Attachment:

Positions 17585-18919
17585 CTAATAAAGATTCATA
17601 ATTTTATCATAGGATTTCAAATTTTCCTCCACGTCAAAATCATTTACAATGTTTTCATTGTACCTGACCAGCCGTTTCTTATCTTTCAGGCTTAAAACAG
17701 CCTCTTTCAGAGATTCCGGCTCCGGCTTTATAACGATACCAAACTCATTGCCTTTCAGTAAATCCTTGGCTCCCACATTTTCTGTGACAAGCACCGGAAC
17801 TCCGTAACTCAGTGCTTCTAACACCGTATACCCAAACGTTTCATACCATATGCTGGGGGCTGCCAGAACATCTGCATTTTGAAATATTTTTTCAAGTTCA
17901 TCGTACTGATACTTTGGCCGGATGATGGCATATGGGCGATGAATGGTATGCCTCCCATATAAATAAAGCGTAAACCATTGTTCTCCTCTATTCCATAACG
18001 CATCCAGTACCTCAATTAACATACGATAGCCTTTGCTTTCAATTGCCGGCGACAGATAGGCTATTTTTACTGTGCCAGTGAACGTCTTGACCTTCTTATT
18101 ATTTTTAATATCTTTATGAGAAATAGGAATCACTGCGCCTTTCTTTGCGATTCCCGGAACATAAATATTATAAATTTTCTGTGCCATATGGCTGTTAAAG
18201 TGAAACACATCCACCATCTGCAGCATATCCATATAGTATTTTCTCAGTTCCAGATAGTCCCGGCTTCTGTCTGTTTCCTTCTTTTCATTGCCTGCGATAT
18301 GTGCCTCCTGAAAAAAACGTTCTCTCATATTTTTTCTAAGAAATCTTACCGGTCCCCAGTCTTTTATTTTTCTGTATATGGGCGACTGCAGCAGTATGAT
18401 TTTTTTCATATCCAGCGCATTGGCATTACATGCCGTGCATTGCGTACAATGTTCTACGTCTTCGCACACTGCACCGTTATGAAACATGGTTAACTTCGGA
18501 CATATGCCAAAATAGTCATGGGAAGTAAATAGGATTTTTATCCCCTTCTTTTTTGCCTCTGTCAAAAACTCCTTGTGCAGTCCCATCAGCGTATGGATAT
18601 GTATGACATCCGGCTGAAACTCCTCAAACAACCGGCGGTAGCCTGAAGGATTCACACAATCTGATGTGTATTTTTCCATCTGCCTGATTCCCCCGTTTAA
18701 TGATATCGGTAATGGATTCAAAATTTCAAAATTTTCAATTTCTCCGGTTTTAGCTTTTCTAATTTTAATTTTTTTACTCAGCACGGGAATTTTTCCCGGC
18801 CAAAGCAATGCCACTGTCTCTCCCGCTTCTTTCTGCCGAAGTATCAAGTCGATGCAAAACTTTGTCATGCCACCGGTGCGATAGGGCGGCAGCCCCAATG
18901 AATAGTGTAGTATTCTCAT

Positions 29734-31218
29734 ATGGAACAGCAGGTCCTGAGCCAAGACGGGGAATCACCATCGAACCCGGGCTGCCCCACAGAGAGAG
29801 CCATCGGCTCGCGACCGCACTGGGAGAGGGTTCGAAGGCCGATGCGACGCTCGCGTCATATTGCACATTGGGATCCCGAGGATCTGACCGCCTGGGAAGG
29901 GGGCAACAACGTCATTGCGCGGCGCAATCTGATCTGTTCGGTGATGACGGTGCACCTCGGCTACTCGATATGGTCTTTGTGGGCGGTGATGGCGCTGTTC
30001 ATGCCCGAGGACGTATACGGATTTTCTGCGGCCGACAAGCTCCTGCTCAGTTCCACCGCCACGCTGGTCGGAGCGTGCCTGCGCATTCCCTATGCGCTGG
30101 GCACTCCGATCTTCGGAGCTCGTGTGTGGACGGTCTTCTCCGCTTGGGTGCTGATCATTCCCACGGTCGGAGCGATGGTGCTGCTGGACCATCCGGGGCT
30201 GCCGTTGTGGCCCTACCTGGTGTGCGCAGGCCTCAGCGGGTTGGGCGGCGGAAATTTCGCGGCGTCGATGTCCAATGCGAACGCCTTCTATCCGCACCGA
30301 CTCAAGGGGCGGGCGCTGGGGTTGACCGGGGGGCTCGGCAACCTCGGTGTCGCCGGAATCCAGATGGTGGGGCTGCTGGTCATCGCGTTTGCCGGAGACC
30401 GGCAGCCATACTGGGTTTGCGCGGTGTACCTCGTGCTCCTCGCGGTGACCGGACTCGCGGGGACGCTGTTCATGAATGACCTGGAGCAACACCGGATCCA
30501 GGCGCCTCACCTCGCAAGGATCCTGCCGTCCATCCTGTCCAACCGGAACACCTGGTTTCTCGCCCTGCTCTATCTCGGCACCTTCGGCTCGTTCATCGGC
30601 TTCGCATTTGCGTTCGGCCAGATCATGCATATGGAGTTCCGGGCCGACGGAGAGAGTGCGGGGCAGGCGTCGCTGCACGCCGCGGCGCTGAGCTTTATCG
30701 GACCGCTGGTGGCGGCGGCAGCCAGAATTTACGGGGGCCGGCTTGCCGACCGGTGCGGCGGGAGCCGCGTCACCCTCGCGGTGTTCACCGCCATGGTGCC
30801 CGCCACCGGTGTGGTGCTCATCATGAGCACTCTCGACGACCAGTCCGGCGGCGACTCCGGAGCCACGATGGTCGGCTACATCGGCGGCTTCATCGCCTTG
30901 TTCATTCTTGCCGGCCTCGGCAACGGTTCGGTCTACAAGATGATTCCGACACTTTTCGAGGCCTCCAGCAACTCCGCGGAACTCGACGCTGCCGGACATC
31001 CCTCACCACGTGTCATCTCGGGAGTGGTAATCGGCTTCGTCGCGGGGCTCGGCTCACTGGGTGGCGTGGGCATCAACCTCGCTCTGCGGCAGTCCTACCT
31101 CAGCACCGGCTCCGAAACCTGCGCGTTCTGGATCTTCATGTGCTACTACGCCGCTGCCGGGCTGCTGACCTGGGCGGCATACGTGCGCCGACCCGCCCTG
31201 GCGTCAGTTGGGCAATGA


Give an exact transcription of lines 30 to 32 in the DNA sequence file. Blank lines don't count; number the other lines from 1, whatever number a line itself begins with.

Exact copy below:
30901 TTCATTCTTGCCGGCCTCGGCAACGGTTCGGTCTACAAGATGATTCCGACACTTTTCGAGGCCTCCAGCAACTCCGCGGAACTCGACGCTGCCGGACATC
31001 CCTCACCACGTGTCATCTCGGGAGTGGTAATCGGCTTCGTCGCGGGGCTCGGCTCACTGGGTGGCGTGGGCATCAACCTCGCTCTGCGGCAGTCCTACCT
31101 CAGCACCGGCTCCGAAACCTGCGCGTTCTGGATCTTCATGTGCTACTACGCCGCTGCCGGGCTGCTGACCTGGGCGGCATACGTGCGCCGACCCGCCCTG